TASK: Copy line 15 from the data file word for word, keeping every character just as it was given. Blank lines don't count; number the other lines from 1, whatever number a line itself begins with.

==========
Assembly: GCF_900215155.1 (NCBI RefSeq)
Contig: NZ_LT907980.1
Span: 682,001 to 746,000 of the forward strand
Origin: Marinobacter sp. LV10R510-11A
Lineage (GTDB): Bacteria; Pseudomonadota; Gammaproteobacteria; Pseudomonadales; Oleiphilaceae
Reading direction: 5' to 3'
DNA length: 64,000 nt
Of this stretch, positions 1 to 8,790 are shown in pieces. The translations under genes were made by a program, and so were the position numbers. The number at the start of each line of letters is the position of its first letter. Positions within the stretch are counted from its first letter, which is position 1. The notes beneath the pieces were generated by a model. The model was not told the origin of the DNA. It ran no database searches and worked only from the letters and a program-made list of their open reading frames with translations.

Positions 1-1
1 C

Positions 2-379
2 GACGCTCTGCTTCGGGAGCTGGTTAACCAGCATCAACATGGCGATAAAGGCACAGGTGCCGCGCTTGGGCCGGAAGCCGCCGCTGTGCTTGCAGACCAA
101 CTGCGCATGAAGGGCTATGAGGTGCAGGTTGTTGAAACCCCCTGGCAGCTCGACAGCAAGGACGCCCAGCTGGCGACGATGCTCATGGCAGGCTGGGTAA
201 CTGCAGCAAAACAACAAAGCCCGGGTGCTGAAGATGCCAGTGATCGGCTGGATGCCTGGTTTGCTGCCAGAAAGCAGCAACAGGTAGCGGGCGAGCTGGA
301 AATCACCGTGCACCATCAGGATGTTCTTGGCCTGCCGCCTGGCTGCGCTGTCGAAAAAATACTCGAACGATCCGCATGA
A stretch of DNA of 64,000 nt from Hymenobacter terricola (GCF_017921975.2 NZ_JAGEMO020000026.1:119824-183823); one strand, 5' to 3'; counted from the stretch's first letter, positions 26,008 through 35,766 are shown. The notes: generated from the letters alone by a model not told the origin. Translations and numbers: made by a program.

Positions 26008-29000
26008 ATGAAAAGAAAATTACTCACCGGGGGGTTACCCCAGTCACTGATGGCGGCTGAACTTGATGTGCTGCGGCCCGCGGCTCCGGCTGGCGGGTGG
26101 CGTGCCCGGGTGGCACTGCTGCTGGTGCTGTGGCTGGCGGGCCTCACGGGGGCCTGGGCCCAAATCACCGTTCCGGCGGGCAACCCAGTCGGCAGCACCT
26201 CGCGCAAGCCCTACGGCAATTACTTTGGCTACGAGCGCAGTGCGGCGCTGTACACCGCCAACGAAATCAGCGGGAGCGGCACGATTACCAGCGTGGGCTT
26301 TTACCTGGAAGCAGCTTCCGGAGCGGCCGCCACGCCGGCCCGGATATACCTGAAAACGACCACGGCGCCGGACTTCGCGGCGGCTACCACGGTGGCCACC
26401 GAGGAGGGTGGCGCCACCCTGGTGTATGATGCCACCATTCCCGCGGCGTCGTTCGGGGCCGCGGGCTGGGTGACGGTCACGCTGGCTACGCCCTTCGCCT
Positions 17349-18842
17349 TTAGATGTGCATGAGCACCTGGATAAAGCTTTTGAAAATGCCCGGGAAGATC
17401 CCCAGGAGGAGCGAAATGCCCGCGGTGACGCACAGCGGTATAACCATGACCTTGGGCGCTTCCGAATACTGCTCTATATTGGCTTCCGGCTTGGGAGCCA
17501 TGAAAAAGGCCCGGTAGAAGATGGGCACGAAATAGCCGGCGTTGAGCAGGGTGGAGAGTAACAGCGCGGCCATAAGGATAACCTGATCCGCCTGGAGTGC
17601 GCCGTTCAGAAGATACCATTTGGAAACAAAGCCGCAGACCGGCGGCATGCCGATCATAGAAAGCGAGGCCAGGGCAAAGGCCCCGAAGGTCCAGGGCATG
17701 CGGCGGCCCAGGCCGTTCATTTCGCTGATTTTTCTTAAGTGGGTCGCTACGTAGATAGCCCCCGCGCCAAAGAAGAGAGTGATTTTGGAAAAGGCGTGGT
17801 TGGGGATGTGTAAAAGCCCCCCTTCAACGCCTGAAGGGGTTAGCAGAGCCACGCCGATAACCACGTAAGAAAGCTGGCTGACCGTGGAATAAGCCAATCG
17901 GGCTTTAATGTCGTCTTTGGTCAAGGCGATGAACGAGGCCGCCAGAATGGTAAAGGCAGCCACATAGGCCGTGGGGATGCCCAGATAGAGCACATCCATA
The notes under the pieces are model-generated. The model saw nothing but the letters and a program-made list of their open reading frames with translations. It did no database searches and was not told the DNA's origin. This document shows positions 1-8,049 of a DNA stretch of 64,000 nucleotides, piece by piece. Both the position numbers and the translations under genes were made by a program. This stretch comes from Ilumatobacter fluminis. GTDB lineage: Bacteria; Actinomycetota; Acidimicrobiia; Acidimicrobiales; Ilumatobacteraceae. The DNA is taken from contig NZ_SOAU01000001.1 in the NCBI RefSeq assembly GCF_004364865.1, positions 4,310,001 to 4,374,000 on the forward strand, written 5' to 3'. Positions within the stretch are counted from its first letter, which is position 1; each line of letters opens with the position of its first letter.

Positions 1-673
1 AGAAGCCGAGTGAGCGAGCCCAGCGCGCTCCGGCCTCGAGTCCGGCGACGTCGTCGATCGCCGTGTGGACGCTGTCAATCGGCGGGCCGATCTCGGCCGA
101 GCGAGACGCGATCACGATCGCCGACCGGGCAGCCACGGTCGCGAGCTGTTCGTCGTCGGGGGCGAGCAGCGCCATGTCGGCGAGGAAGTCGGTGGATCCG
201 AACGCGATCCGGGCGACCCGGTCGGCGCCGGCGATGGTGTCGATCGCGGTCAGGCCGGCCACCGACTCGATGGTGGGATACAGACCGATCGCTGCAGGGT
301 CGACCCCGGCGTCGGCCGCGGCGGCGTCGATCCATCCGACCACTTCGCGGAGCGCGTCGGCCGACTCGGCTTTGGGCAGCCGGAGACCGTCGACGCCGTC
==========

301 AATCACCGTGCACCATCAGGATGTTCTTGGCCTGCCGCCTGGCTGCGCTGTCGAAAAAATACTCGAACGATCCGCATGA